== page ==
The Equality Act says you must not be discriminated against in employment because you are married or in a civil partnership.
In the Equality Act marriage and civil partnership means someone who is legally married or in a civil partnership. Marriage can either be between a man and a woman, or between partners of the same sex. Civil partnership is between partners of the same sex. People do not have this characteristic if they are:
- living with someone as a couple neither married nor civil partners.
- engaged to be married but not married.
- divorced or a person whose civil partnership has been dissolved.
This is when you are treated differently at work because you are married or in a civil partnership.
Different types of marriage and civil partnership discrimination
There are three types of marriage and civil partnership discrimination.
- Direct discrimination
This happens when you are treated worse than other workers in your workplace because you are married or in a civil partnership. For example, a woman works night shifts in a distribution warehouse but is dismissed when she gets married because her employer thinks a married woman should be at home in the evening.
- Indirect discrimination
Indirect discrimination happens when an employer has a policy or way of working that puts people who are married or in a civil partnership at a disadvantage. Such a policy is only permitted if your employer is able to show that there is a good reason for it and if the implementation of the policy is appropriate and necessary. This is known as objective justification.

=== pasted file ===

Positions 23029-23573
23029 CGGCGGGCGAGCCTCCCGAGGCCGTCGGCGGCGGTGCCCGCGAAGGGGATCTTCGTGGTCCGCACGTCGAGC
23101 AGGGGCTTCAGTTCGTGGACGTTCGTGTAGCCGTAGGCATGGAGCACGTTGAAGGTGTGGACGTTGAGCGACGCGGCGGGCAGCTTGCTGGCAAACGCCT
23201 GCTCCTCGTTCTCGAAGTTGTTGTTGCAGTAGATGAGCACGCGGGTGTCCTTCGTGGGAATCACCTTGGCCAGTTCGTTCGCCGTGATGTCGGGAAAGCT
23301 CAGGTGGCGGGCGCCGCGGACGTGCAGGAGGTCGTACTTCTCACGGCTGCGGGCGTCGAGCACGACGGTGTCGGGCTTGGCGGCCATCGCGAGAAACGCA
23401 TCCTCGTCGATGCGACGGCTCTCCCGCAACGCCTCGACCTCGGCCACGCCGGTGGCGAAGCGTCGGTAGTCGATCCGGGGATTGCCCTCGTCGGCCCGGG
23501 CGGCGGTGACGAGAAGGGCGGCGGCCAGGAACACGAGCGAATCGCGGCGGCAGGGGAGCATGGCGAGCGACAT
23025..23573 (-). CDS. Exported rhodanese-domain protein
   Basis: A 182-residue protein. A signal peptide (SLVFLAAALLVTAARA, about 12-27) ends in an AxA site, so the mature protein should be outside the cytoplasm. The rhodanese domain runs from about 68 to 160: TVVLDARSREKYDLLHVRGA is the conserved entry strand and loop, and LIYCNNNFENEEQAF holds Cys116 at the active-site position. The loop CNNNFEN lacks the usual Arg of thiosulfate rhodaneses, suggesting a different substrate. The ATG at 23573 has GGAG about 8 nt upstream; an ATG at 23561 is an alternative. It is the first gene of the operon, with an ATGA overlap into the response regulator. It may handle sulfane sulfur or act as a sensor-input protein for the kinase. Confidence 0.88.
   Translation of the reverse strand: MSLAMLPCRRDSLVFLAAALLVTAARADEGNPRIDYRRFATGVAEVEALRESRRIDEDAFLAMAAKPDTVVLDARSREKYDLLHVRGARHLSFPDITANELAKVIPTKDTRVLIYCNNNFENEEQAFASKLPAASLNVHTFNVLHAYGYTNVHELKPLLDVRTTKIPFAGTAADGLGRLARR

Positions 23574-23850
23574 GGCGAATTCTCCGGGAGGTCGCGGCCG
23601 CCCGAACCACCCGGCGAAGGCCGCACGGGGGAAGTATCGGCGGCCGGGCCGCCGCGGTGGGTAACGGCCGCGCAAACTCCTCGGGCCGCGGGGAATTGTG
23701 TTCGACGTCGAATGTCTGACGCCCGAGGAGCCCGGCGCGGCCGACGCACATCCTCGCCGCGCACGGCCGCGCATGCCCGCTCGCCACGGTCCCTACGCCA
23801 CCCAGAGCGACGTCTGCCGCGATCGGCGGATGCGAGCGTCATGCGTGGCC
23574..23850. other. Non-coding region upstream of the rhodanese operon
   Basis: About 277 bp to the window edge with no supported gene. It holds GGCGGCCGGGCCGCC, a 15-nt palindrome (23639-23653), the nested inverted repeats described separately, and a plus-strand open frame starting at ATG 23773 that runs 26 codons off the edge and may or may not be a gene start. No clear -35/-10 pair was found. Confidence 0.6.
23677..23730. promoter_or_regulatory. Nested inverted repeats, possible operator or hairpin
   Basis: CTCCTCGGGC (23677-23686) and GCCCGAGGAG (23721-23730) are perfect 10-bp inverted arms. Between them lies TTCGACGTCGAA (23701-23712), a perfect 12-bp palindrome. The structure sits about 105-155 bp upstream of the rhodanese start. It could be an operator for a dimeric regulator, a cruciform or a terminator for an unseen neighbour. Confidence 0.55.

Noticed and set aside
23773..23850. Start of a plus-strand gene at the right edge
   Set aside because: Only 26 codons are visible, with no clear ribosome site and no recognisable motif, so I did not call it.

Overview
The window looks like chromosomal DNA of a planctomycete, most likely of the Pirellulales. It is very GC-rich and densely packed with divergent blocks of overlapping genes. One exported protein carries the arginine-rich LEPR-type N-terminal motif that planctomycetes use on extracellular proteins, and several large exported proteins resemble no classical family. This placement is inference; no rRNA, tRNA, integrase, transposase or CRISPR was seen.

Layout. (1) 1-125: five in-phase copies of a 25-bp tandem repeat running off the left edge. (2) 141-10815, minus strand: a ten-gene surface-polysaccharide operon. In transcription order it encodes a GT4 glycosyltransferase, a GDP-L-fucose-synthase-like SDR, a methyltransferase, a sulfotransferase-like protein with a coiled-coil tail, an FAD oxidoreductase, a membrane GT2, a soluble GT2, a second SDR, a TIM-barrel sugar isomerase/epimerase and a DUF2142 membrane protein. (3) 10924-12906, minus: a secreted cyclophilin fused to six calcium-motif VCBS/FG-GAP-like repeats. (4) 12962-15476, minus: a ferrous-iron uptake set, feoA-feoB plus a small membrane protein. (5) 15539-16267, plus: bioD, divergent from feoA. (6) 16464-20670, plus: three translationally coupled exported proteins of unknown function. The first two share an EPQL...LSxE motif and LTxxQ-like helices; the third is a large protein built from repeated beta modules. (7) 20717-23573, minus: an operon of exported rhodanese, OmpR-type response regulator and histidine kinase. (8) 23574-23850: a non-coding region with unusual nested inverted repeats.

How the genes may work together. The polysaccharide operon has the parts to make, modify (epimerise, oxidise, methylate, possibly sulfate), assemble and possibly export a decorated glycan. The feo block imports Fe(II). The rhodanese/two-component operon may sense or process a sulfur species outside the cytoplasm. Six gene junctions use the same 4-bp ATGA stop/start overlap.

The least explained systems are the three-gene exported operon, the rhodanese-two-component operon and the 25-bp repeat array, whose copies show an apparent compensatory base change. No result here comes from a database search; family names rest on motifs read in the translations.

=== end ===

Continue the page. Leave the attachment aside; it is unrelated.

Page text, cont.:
This is when you are treated badly because you have made a complaint of marriage or civil partnership related discrimination. It can also occur if you are supporting someone who has made a complaint of marriage or civil partnership related discrimination.
The Act only protects you from discrimination at work because you are married or in a civil partnership. In some specified circumstances an employer can refuse to employ you because you are married or in a civil partnership if the work is for the purposes of an organised religion, for example as a Catholic priest.
The harassment provisions that relate to other protected characteristics do not apply to marriage or civil partnership but if you are subjected to hostile, intimidating, humiliating, degrading or offensive treatment because you are married or a civil partner you could bring a claim for direct discrimination if you can show that you have been treated worse than others who are not married/in a civil partnership. Alternatively, you may be able to bring a claim for sexual orientation harassment.